Voices from the Gulf: Best Place

Have you seen this? BP is out to win the hearts and minds of Gulf Coast residents with upbeat videos on YouTube. Everything is great! Based on the comments I’ve read so far, it doesn’t look like their campaign is having much success.

Recent news accounts also paint a more nuanced picture of Gulf Coast “recovery”:  BIRMINGHAM, Ala. — Tar balls washed onto Gulf of Mexico beaches by Tropical Storm Lee earlier this month show that oil left over from last year’s BP spill isn’t breaking down as quickly as some scientists thought it would, university researchers said Tuesday.

In this Sept. 14, 2011 file photo, seashells and tar balls are washed up along Gulf Islands National Sea Shore near Pensacola Beach, Fla. Tar balls washed onto Gulf of Mexico beaches by Tropical Storm Lee earlier this month show that oil left over from last year's BP spill isn't breaking down as quickly as some scientists thought it would, university researchers said Tuesday. (AP Photo/Melissa R. Nelson, File)

Tar balls wash ashore and get a few mentions in the local press. Scientists don’t know what long term impact all the submerged oil and dispersants will have on the ecosystem. But drilling has resumed, BP is making uplifting videos and if we didn’t know better we could be forgiven for thinking that everything is just fine.

Update:

Oil mats after BP spill pose long-term ecosystem threat: study

By Kelli Dugan

MOBILE, Alabama | Wed Sep 21, 2011 1:57am EDT

(Reuters) – Auburn University researchers said oil mats submerged in the seabed more than a year after the biggest oil spill in U.S. history pose long-term threats to coastal ecosystems across the northern Gulf of Mexico.

The study, released on Tuesday by the school’s engineering department, showed that tarballs churned to the surface by Tropical Storm Lee and deposited along Alabama beaches this month had “essentially identical” chemical composition as samples taken from mats after the Deepwater Horizon oil spill.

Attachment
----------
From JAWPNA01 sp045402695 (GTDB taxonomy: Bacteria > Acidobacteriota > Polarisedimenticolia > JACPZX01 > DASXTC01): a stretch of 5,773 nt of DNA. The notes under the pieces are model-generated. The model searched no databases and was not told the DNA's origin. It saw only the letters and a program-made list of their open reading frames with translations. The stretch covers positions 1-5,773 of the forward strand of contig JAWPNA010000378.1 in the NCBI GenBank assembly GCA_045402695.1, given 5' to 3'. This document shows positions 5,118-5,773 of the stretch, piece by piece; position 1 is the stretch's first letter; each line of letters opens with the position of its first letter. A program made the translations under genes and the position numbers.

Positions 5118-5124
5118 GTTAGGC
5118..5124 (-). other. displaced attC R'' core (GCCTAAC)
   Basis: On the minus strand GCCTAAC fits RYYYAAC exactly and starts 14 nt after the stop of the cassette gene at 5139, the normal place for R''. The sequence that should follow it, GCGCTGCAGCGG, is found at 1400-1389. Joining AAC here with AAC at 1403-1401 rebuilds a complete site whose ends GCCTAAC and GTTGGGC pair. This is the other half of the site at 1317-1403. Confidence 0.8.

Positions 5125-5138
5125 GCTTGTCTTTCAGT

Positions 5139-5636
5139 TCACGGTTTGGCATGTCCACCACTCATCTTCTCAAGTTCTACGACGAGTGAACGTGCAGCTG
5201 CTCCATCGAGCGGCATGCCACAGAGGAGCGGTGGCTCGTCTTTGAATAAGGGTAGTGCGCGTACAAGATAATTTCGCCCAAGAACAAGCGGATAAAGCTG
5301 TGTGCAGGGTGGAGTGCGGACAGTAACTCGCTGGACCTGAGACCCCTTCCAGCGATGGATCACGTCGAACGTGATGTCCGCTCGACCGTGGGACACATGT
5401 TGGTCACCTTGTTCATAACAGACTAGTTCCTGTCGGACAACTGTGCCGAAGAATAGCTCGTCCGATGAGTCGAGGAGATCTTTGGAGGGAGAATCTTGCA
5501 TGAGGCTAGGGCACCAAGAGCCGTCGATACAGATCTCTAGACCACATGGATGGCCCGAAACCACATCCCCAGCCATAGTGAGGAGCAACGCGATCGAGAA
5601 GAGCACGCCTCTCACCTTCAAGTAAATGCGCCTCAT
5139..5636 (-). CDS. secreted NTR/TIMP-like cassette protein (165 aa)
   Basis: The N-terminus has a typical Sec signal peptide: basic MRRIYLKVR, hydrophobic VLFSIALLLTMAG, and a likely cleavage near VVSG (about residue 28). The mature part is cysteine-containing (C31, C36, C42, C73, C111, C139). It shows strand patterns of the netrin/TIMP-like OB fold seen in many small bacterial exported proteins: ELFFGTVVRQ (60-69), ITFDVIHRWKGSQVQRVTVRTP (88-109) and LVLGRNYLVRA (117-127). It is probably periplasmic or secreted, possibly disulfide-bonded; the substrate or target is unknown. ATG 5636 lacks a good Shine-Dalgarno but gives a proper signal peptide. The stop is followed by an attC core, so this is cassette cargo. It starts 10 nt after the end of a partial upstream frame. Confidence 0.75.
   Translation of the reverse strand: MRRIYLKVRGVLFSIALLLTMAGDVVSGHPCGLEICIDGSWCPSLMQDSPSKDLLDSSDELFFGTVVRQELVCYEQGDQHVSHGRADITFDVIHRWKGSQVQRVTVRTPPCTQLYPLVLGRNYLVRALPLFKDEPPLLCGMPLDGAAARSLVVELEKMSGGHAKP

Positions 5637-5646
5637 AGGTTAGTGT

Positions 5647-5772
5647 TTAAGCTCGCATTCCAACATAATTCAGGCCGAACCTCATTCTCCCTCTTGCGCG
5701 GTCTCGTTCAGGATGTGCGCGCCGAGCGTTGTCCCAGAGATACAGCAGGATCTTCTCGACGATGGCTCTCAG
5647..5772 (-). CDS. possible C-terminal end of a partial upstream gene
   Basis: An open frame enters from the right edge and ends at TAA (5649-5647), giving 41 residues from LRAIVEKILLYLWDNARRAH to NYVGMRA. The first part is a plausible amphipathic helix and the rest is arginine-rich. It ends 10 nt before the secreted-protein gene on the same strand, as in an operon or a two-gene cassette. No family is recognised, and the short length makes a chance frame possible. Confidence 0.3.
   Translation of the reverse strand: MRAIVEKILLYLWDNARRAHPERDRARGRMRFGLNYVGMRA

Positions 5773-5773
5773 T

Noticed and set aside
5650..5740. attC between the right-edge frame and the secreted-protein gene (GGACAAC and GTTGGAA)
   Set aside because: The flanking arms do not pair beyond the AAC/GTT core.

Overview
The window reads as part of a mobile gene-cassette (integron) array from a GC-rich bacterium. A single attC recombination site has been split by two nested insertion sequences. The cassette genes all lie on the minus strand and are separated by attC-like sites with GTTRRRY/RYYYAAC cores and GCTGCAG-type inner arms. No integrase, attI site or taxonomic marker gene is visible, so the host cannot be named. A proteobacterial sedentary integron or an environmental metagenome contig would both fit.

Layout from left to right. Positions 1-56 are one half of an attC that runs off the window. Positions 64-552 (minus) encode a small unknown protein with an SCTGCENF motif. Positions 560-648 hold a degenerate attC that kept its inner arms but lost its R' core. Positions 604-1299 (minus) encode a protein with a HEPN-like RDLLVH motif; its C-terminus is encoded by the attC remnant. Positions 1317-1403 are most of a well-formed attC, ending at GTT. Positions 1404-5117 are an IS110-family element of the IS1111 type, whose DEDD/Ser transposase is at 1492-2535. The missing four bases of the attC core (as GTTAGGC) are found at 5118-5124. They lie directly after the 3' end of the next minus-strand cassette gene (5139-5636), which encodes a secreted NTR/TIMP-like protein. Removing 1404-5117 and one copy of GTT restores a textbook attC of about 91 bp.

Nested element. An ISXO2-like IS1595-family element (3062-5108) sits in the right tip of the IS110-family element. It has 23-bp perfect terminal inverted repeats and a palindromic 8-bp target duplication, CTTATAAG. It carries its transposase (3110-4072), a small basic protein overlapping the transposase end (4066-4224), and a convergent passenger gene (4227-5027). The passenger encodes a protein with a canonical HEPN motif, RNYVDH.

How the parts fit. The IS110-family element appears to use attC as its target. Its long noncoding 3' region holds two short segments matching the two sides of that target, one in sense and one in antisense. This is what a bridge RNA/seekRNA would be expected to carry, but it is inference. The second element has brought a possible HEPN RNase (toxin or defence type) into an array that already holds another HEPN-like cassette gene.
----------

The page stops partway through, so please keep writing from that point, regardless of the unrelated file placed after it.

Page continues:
“Our interpretation of these observations is that submerged tar mats buried offshore of this coastline are breaking apart to yield these tar balls,” the study reads, estimating the tarballs in question contained about 17 percent oil by mass.

The civil engineering study — conducted prior to, during and after the tropical storm’s landfall on Alabama beaches — indicated the spill’s remnants remained largely unchanged 17 months after the Deepwater Horizon oil rig exploded and sank off the coast of Louisiana.

The data directly linked the recently deposited tarballs to the 2010 event that resulted in more than 200 million gallons of oil spewing into the Gulf of Mexico from BP PLC’s Macondo well.

“The data question the validity of the widely held belief that submerged oil from the Deepwater Horizon accident is substantially weathered and thus depleted of most polycyclic aromatic hydrocarbons,” the study said.

“Also, it supports the hypothesis that submerged oil may continue to pose some level of long-term risk to nearshore ecosystems,” it said.

The study added that the tropical storm had demonstrated the “potential for remobilization” by similar storm events in the future but said the magnitude of such events could not be anticipated with any level certainty.

BP spokesman Scott Dean said the Auburn research has not had any immediate impact on the oil company’s ongoing response to the spill.

“We’re looking at the study, but it doesn’t change our commitment to the response,” Dean said. “We’ll continue to have crews out collecting tarballs as the reports come in.”

Specifically, BP dispatched Shoreline Cleanup Assessment Technique teams to the affected areas following Tropical Storm Lee and provided additional manual cleanup personnel to “augment existing cleanup operations.

The SCAT teams consist of an environmental lead, a safety lead and representatives from the U.S. Coast Guard, Alabama Department of Environmental Management and BP.

(Editing by Cynthia Johnston)

 

 

 

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